The annual publication of CalPERS' focus list of poorly performing companies tends to stem the tide of eroding shareholder value in those firms, but it provides only a modest boost in performance going forward, according to a study by two researchers at Wilshire Associates.
According to their study of 117 companies targeted by CalPERS from 1987 through mid-2004, focus-list companies had cumulative returns averaging 93.5 percentage points below their respective benchmarks in the five years prior to the list's publication — equivalent to 14.1 percentage points a year.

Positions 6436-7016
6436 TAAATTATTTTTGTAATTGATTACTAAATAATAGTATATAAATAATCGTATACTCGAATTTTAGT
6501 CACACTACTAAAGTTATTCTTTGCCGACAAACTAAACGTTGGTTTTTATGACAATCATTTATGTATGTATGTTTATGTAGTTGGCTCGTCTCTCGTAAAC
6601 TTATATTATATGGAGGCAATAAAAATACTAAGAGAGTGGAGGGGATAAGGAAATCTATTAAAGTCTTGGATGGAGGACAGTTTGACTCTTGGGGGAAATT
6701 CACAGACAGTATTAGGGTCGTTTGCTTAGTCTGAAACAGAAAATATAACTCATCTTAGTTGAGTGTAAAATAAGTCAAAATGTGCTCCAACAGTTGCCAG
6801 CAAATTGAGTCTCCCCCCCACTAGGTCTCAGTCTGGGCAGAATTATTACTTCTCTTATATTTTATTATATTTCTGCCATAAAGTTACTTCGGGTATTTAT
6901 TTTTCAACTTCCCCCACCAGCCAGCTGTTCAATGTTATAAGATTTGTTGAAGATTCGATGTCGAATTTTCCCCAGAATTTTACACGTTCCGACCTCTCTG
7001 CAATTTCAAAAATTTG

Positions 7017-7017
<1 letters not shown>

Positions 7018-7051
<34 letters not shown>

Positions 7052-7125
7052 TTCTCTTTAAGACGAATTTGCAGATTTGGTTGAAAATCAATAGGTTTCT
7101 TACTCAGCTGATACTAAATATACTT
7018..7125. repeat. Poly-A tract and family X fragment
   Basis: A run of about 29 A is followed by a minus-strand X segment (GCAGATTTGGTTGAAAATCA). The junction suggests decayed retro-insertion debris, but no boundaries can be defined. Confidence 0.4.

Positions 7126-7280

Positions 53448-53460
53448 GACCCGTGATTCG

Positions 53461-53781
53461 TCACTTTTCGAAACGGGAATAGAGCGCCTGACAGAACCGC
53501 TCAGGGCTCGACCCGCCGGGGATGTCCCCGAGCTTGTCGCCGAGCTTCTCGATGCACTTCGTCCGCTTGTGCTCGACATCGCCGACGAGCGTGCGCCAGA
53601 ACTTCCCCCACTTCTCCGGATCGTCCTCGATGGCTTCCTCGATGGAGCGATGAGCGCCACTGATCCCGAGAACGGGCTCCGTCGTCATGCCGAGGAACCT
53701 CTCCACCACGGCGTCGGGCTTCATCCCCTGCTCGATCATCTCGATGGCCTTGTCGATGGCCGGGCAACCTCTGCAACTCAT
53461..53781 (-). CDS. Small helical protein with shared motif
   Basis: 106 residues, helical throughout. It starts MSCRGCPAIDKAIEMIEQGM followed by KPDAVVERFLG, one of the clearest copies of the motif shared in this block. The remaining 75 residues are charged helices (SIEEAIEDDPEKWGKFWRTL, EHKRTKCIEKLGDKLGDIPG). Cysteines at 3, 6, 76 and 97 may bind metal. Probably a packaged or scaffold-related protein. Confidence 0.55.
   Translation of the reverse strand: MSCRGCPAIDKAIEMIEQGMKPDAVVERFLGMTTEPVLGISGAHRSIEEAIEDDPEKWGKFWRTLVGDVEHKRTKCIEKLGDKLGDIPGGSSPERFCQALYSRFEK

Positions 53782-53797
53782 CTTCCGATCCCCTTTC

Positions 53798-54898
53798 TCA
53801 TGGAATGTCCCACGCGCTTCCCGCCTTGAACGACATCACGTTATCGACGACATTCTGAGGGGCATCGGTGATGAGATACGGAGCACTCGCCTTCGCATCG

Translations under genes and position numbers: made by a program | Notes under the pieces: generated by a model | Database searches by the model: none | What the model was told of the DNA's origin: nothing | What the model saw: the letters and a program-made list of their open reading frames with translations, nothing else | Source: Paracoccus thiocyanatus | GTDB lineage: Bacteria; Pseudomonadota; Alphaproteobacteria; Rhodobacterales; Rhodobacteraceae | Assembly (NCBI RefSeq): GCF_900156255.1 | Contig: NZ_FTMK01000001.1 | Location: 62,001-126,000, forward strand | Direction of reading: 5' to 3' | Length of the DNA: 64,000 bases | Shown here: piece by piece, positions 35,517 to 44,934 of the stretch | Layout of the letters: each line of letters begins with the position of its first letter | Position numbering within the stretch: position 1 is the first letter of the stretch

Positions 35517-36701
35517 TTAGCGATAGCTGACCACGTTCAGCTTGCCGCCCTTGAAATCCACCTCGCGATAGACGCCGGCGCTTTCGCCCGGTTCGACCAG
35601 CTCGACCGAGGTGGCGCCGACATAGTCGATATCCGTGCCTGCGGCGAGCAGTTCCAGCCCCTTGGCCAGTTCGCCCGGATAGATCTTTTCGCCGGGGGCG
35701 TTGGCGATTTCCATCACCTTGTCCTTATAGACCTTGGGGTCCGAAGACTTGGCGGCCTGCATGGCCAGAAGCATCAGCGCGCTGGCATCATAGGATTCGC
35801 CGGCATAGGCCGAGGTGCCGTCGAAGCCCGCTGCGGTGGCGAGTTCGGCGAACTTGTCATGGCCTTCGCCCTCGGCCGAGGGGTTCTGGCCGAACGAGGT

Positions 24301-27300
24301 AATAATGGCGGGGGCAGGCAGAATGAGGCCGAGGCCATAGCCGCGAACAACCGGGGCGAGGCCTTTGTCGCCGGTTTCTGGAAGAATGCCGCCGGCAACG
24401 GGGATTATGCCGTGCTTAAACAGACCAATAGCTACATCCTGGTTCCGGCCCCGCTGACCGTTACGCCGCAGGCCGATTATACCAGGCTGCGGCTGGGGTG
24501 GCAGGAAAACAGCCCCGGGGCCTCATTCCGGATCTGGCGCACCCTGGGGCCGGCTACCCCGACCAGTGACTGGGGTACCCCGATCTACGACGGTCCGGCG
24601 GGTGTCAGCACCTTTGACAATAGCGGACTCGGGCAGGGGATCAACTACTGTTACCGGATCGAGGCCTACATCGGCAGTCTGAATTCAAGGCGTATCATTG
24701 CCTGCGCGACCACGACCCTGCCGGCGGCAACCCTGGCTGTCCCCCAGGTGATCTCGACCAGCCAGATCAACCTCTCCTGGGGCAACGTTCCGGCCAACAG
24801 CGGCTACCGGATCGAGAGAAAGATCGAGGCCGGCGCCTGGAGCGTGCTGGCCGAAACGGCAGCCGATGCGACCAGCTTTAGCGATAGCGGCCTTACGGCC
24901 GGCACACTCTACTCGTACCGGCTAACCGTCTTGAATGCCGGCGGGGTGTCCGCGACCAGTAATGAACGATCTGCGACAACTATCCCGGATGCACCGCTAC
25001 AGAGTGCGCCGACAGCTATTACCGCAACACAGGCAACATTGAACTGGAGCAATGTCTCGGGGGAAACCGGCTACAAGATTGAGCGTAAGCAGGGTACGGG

For the first five years after the list was published, the average return of targeted companies was a cumulative 15.3 percentage points above their respective benchmarks, or an annualized 2.9 percentage points.
The boost in returns is nice, but nowhere close to the 54-percentage-point cumulative boost measured in 1995, the study noted. In fact, a majority of target firms continue to underperform even after the list is published.
"However, if it were not for a very few select companies with large excess returns, the five-year, 15.3% cumulative excess return would have been meaningfully lower," wrote Rosalind Hewsenian, managing director of Wilshire, and Andrew Junkin, vice president.
The authors explained that CalPERS was less aggressive in using the focus list in the late 1990s, and that recent five-year periods reflect the influence of the bear market, which could delay the rebound by weak performers.